Nok Culture spanned the end of the Neolithic (Stone Age) and start of the Iron Age in sub-Saharan Africa, and may be the oldest organized society in sub-Saharan Africa; current research suggests it predated the founding of Rome by some 500 years. Nok was a complex society with permanent settlements and centres for farming and manufacturing, but we are still left guessing who the Nok were, how their culture developed, or what happened to it.
In 1943, clay shards and a terracotta head were discovered during tin mining operations on the southern and western slopes of the Jos Plateau in Nigeria. The pieces were taken to archaeologist Bernard Fagg, who immediately suspected their importance. He began collecting pieces and excavating, and when he dated the pieces using new techniques, discovered what colonial ideologies said wasn"t possible: an ancient West African society dating back to at least 500 B.C.E. Fagg named this culture Nok, the name of the village near to which the first discovery was made.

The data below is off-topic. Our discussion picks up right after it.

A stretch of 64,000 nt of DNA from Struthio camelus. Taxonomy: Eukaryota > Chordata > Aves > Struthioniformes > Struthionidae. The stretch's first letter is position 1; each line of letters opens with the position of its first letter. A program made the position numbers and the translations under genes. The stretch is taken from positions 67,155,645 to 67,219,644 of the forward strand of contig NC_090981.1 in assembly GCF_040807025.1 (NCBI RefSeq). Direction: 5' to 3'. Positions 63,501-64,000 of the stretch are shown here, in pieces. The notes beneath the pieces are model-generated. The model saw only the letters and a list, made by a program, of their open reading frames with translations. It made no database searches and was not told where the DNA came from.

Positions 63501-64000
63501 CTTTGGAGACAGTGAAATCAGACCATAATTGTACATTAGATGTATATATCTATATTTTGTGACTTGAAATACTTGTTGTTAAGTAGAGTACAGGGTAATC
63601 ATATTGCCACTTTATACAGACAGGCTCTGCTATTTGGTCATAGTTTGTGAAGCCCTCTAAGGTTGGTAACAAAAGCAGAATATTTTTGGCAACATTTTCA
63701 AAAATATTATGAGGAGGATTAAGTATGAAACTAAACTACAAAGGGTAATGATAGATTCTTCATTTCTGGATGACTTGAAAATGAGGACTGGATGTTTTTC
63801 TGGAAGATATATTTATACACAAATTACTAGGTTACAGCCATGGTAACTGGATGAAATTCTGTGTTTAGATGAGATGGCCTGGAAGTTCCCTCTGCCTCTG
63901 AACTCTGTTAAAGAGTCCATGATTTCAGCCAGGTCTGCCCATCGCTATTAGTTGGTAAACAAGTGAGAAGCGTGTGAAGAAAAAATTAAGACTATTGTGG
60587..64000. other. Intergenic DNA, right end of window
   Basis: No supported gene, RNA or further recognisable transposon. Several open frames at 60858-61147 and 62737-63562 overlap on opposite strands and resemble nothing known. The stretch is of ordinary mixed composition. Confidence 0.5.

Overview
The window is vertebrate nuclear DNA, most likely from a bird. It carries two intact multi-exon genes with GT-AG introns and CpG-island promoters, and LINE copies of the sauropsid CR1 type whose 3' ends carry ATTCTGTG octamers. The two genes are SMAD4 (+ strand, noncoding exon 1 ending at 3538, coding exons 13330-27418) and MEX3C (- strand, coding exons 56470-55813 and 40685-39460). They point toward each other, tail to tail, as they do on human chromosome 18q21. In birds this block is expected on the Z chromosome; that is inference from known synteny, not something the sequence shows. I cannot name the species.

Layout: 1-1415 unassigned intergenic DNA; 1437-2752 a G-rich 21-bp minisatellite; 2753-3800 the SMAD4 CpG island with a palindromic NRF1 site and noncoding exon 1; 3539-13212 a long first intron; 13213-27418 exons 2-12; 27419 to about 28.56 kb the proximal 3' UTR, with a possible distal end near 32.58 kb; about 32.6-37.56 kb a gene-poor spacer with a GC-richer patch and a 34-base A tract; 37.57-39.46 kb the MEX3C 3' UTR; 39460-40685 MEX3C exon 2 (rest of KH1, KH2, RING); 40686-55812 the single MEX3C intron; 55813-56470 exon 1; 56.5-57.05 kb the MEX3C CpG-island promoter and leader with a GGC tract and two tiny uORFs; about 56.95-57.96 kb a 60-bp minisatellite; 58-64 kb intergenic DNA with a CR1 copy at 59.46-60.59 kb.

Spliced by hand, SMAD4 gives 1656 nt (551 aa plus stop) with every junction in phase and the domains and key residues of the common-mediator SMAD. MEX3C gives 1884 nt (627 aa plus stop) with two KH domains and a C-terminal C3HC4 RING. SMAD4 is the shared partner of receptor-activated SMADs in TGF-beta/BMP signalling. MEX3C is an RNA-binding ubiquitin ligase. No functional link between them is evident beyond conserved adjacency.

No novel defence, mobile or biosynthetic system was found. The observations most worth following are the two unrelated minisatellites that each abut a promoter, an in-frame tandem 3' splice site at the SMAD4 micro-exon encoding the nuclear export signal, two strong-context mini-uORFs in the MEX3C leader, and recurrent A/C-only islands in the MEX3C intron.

Fagg continued his studies, and subsequent research at two important sites, Taruga and Samun Dukiya, provided more accurate information on Nok culture. More of Nok"s terracotta sculptures, domestic pottery, stone axes and other tools, and iron implements were discovered, but due to the colonial dismissal of ancient African societies, and, later, the problems facing the newly independent Nigeria, the region remained understudied.
Looting carried out on behalf of Western collectors, compounded the difficulties entailed in learning about Nok culture.
It was not until the 21st century that sustained, systematic research was carried out on Nok culture, and the results have been stunning. The most recent finds, dated by thermo-luminescence testing and radio-carbon dating, indicate that Nok culture lasted from around 1200 B.C.E.
to 400 C.E., yet we still do not know how it arose or what happened to it.
The sheer volume as well as artistic and technical skills seen in the terracotta sculptures suggests that Nok culture